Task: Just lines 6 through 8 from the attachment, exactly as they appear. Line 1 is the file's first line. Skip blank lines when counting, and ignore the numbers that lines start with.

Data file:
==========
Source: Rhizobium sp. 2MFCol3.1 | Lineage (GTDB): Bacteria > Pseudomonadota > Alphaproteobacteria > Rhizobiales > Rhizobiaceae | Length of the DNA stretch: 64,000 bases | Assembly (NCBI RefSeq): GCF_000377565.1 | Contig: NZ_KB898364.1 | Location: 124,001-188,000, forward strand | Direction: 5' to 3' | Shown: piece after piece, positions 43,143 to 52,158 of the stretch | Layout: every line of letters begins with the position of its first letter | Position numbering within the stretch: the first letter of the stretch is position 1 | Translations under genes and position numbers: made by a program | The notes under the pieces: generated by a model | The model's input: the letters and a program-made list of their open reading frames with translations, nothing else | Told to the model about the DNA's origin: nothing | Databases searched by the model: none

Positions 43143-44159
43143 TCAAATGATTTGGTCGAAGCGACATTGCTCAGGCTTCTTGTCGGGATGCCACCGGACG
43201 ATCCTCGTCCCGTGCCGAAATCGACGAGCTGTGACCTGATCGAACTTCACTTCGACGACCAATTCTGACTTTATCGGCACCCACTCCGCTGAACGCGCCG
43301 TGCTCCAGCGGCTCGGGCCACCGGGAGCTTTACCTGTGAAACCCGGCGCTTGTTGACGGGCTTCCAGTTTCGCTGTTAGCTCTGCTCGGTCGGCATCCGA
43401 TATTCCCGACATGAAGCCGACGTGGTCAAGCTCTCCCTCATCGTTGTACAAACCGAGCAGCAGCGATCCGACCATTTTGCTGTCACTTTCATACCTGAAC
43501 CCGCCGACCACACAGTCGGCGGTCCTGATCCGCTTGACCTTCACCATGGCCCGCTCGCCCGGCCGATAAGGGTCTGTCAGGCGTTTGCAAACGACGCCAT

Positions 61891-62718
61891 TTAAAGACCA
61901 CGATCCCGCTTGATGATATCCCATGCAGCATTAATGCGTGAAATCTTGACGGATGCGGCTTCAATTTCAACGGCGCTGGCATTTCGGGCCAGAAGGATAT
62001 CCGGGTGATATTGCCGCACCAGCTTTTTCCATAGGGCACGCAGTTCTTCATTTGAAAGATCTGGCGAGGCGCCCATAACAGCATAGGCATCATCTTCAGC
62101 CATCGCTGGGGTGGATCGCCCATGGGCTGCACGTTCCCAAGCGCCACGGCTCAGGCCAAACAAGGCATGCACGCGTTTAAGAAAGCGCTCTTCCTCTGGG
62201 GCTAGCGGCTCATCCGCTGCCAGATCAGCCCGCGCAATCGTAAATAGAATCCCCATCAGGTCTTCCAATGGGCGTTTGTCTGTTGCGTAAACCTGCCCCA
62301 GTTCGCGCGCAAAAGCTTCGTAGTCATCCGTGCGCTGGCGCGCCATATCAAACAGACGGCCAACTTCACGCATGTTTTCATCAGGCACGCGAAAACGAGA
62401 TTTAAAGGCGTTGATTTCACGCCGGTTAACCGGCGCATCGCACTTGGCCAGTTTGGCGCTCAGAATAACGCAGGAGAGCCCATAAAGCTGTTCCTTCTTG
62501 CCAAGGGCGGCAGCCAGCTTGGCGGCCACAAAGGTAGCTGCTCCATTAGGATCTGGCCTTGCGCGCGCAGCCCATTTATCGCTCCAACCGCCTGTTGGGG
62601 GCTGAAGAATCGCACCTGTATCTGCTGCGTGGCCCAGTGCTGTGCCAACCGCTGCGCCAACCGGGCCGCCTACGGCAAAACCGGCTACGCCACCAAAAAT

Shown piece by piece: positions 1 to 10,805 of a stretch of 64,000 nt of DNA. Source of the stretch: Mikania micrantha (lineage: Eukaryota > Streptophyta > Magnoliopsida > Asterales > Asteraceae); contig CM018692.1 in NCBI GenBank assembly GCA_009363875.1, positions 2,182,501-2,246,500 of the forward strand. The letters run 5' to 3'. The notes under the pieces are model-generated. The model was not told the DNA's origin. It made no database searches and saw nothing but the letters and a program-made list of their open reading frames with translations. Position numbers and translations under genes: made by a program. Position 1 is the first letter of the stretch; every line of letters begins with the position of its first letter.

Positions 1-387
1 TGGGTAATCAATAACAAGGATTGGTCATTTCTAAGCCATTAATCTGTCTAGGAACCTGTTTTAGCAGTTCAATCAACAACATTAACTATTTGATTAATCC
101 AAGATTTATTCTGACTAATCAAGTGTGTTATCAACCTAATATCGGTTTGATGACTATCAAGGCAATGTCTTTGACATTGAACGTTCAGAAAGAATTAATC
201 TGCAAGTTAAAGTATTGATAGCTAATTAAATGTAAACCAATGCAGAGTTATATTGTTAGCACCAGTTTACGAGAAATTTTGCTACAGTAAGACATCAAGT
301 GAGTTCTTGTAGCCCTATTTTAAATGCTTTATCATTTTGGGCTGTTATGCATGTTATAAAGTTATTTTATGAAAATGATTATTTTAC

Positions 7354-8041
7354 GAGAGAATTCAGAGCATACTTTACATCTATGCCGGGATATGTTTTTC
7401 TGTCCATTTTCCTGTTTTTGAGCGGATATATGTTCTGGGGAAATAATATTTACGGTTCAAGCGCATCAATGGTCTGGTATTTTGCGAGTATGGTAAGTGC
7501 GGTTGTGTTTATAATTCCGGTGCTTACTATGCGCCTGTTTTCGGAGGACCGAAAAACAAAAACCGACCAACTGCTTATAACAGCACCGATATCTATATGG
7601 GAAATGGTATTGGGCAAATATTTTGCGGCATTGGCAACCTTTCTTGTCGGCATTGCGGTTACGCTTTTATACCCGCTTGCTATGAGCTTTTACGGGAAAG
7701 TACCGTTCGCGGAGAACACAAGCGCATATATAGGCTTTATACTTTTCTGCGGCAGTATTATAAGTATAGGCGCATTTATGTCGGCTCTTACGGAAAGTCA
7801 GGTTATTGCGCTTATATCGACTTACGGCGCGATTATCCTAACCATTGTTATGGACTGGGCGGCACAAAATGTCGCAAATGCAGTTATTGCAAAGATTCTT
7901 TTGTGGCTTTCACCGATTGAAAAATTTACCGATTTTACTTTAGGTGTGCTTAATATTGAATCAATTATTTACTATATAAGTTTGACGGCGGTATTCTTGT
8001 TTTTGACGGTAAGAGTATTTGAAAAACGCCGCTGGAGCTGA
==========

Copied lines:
43401 TATTCCCGACATGAAGCCGACGTGGTCAAGCTCTCCCTCATCGTTGTACAAACCGAGCAGCAGCGATCCGACCATTTTGCTGTCACTTTCATACCTGAAC
43501 CCGCCGACCACACAGTCGGCGGTCCTGATCCGCTTGACCTTCACCATGGCCCGCTCGCCCGGCCGATAAGGGTCTGTCAGGCGTTTGCAAACGACGCCAT

Positions 61891-62718